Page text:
It was Todd Mcleod that said something like this… "The more I learn the harder it gets to ask questions, the more I ask questions the more I learn"
If you're looking for a scalable, light on the page open source programming language, there are a few great options out there. But one that often goes comparatively unnoticed is Go, first released in 2012. Here, I'll explore some of the attributes and benefits of the language and provide a few resources to learn more.
Before I actually start to talk about Go, I want to talk about its credentials, and specifically, its creators' credentials.
Go was created by three guys called Rob Pike, Robert Griesemer and Ken Thompson. Let's take a look at what these guys had already accomplished before creating Go:
Rob Pike, who for me is like the Yoda of the computer programming world today (I'm a big fan), is best known for his work at Bell Labs, where he was a member of the Unix team and was involved in the creation of the Plan 9 from Bell Labs and Inferno operating systems, as well as the Limbo programming language. Oh! And he also helped create a little something called UTF-8, which you may have heard of!
Robert Griesemer had an early interest in programming languages and ended up studying in Switzerland under the creator of Pascal, a language which many people say had a direct influence on Go. He also had about 15 years of experience working with C++, but his biggest qualification, in my opinion, is that he was recruited by Rob and Ken to join the original Go Team at Google.
Ken Thompson, this guy is out of this world. If Yoda had a brother, it would be Ken. He spent most of his career at Bell Labs, and he was solely responsible for designing and implementing the original Unix operating system. He also invented the B programming language, the direct predecessor to the C programming language, and was one of the creators and early developers of the Plan 9 operating systems. You read that right - he invented the programming language that came before C.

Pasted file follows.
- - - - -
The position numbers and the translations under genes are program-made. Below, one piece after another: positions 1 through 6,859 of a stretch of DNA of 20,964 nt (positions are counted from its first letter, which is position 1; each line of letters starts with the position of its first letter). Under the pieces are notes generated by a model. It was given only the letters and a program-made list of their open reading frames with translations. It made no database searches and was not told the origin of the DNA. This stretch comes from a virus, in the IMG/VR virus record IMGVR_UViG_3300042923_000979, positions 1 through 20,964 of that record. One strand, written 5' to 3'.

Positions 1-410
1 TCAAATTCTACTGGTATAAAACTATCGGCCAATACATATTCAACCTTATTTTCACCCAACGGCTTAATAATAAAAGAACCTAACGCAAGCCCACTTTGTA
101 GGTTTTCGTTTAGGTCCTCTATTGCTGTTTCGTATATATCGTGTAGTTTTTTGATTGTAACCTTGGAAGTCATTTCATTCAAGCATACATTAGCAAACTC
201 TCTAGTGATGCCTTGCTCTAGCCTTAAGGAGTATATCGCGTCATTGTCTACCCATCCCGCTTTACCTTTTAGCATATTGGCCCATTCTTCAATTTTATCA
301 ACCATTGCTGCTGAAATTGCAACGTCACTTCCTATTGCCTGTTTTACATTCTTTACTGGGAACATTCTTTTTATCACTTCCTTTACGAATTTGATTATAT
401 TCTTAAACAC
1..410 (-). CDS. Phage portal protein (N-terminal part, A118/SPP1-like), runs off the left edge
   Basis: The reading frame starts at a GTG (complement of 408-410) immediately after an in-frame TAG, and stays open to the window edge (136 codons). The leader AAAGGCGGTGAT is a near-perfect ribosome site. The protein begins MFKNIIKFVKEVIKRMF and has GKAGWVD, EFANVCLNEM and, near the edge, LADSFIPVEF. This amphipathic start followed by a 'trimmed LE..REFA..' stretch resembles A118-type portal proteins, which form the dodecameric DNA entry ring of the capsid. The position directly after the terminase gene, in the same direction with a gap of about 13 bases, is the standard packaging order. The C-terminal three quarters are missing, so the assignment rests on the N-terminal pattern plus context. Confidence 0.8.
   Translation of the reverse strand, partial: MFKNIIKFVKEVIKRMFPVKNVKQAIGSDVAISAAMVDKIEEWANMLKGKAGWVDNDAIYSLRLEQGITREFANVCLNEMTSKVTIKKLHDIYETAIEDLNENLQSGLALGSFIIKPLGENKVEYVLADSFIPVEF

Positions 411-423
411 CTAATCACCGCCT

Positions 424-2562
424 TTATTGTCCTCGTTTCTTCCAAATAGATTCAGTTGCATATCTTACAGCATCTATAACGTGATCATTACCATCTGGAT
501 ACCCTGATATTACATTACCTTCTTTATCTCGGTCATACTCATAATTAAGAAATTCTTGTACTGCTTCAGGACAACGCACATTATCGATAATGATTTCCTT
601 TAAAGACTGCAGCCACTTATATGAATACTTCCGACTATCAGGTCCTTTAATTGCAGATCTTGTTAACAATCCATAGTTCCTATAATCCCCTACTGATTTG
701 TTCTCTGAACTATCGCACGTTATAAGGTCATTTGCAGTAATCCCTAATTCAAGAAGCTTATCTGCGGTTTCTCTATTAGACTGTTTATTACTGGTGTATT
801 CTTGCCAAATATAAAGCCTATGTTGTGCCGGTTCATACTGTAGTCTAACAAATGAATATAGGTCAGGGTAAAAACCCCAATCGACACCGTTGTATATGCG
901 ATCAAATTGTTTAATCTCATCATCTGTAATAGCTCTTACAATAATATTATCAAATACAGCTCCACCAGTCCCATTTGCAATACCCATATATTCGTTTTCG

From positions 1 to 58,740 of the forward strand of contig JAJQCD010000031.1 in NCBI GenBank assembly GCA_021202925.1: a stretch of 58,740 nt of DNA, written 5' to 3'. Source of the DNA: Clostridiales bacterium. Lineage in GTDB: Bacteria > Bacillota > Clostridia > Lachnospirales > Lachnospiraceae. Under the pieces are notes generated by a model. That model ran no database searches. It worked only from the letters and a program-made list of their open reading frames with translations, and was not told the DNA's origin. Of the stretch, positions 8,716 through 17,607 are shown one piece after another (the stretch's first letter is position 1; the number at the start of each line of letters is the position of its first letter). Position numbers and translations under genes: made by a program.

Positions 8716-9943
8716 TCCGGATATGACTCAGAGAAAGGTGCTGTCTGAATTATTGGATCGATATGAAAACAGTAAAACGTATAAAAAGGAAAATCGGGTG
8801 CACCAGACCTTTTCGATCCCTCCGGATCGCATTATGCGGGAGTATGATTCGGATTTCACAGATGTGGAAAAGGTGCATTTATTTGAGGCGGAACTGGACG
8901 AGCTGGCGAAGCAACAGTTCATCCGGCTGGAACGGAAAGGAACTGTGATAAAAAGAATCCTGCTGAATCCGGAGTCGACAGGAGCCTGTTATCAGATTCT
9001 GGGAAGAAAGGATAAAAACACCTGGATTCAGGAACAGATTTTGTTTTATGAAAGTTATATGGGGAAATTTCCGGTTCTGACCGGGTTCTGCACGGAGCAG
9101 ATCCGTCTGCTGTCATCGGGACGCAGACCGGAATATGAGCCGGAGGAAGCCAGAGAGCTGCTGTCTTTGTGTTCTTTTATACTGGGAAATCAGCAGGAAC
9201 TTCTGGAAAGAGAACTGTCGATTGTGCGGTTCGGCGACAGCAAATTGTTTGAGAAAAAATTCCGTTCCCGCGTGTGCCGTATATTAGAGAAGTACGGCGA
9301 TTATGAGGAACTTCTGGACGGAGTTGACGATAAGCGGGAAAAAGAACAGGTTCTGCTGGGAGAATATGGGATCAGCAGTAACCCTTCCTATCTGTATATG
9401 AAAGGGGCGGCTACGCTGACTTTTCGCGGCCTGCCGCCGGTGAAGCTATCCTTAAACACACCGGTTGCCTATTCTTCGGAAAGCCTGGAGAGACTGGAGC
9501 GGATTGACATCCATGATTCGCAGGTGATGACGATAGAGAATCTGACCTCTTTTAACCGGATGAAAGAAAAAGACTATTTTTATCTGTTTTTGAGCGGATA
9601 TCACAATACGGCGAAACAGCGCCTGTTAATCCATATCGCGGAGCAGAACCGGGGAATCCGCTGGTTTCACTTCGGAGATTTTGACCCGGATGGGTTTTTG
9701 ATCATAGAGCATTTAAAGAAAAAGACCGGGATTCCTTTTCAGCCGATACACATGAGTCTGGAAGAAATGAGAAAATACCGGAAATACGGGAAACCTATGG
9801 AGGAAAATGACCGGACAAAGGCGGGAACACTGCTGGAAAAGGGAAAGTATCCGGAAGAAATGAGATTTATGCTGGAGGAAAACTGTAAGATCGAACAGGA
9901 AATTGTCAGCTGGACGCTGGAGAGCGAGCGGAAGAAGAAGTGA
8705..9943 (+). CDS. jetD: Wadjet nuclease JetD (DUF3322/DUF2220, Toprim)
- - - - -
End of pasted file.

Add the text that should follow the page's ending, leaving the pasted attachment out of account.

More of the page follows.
Anyway, this trio worked at Google when Go was originally created.
One thing that I like to point it out is that Go is one of a few languages created after computers had more then one core. And Go makes exceptional use of that!
Go is a typed language that is compiled to machine code. And unlike other new languages that have relied on LLVM, such as Swift and Rust, Go is built from the ground up. It is not dependent on layers like virtual machines, etc. to run. Additionally, Go has “goroutines”, that are much more efficient and cheaper to create than threads.
"Go was born out of frustration with existing languages and environments for systems programming. Programming had become too difficult and the choice of languages was partly to blame. One had to choose either efficient compilation, efficient execution, or ease of programming; all three were not available in the same mainstream language." https://golang.org/doc/faq
"Concurrency is not parallelism.", Go Proverbs